Both make use of a six-speed automatic gearbox (a torque-converter unit, not a DCT or CVT) and send grunt to the ground via the front wheels.
The cheaper Core and Vibe models have a less impressive 1.5-litre non-turbo four-cylinder engine making 84kW of power and 150Nm of torque. Those versions use a CVT automatic transmission and are also front-wheel drive.
It isn’t the best small SUV to drive, but it’s not really supposed to be, either.
I don’t know many people who are shopping for a little high-rider like this who are prioritising driving dynamics and engine outputs as their key decision makers. There are a lot of $35K-ish options out there that would be able to tick that box, with that said.
This is a budget-focused SUV, but in my opinion it still drives better than its fellow (and newer) Chinese compact crossover compatriots: the GWM Haval Jolion and Chery Omoda 5. To sum it in one fell swoop, I’d say the drive experience is fine – not overly special, but not diabolical either.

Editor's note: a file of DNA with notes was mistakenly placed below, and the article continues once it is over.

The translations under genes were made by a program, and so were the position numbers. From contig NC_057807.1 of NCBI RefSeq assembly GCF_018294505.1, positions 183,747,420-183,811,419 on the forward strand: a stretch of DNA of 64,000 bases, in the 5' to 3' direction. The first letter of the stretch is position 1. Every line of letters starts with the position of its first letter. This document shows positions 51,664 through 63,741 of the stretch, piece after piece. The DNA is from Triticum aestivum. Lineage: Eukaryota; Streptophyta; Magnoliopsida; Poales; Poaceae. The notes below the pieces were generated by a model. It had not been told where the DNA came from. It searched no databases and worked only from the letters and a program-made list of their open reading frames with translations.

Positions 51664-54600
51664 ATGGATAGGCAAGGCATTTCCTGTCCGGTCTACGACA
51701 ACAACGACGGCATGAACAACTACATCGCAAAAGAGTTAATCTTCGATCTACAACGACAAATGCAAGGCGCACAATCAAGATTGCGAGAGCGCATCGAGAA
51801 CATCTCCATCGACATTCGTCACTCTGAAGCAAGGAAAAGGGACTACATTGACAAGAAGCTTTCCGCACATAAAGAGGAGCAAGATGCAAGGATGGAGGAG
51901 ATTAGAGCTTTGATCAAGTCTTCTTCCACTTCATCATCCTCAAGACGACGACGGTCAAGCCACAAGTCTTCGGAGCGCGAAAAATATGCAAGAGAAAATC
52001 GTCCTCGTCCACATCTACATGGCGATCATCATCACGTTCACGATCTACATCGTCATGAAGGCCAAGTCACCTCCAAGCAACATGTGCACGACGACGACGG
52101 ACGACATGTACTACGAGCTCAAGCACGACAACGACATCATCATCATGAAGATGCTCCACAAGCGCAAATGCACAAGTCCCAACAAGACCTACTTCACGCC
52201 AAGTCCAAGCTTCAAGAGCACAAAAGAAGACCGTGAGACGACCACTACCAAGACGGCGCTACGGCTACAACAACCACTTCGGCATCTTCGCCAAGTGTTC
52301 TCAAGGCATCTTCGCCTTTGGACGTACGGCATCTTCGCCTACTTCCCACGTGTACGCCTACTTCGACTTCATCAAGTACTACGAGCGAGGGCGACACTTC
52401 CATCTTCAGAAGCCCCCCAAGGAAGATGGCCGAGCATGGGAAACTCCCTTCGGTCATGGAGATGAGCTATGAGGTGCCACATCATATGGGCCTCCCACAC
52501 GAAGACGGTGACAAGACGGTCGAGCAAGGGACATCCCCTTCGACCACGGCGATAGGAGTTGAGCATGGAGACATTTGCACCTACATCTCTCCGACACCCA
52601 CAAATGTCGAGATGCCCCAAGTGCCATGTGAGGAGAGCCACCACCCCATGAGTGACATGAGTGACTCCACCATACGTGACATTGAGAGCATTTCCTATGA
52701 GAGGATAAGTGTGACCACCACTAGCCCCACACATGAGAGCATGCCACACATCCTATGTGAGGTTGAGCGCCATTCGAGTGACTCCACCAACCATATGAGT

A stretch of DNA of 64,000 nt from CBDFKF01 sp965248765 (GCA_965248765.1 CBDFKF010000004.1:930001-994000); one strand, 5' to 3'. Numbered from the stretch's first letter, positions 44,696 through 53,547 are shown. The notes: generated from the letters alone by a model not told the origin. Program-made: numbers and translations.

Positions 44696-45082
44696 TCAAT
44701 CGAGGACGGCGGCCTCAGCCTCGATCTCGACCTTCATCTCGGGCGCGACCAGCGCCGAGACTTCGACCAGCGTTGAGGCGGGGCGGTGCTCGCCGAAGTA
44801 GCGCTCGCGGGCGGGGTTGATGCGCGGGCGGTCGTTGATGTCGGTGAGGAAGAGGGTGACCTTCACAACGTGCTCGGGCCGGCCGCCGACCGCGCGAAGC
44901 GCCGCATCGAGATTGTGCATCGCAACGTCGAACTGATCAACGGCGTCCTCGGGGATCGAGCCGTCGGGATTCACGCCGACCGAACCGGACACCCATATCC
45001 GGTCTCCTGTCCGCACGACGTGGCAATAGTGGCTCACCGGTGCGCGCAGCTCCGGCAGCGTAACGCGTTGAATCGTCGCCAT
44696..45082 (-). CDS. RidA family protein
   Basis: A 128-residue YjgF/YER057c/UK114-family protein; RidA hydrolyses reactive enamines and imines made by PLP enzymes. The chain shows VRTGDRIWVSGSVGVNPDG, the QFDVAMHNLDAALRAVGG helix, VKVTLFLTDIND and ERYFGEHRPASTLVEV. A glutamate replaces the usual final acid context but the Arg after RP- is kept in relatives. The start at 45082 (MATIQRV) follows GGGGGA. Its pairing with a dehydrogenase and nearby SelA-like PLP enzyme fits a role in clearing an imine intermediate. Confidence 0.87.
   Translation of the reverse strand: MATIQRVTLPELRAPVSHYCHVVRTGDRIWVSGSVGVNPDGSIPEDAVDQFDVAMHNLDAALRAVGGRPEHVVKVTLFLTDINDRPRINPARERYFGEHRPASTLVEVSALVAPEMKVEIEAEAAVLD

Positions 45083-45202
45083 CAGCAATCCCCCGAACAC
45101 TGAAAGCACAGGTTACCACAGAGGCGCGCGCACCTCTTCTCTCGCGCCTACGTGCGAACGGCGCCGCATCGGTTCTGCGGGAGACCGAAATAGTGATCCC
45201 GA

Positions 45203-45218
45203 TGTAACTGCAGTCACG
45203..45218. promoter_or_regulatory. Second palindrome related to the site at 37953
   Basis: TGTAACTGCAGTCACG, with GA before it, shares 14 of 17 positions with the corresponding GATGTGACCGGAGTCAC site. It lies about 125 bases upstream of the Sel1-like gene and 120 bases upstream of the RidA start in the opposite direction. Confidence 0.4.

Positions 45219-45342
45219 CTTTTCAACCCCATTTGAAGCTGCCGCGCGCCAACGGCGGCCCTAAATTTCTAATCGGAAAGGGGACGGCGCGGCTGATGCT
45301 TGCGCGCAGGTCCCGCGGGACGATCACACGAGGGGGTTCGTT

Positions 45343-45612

The engine is pretty decent in most situations, with a thrummy character and suitable responsiveness at urban and open road speeds. It’s definitely perky enough, and feels like it does its best work below 80km/h, whereas at higher speeds if you need sudden acceleration you might find the engine can feel a bit breathless.
The fact it has a conventional six-speed automatic transmission makes it a lot easier to live with than the DCT and CVT offerings mentioned above, and it is a far more predictable and simple transmission in terms of shifting and moving between drive and reverse while parking.
It did have a bit of an annoying tendency to jostle between fifth and sixth gears under even throttle at 110km/h or so, though.
Ride comfort is fairly suitable for most situations – I drove it over urban, highway, back road, freeway and even some chopped up country patches, and the suspension did a good enough job of keeping the occupants in their seats without being too bumped around.
However, I will say that the rear suspension does have a bit of a tendency to rebound pretty abruptly when encountering sharp edges, and it is a bit bouncier generally at lower speeds than it is at highway pace.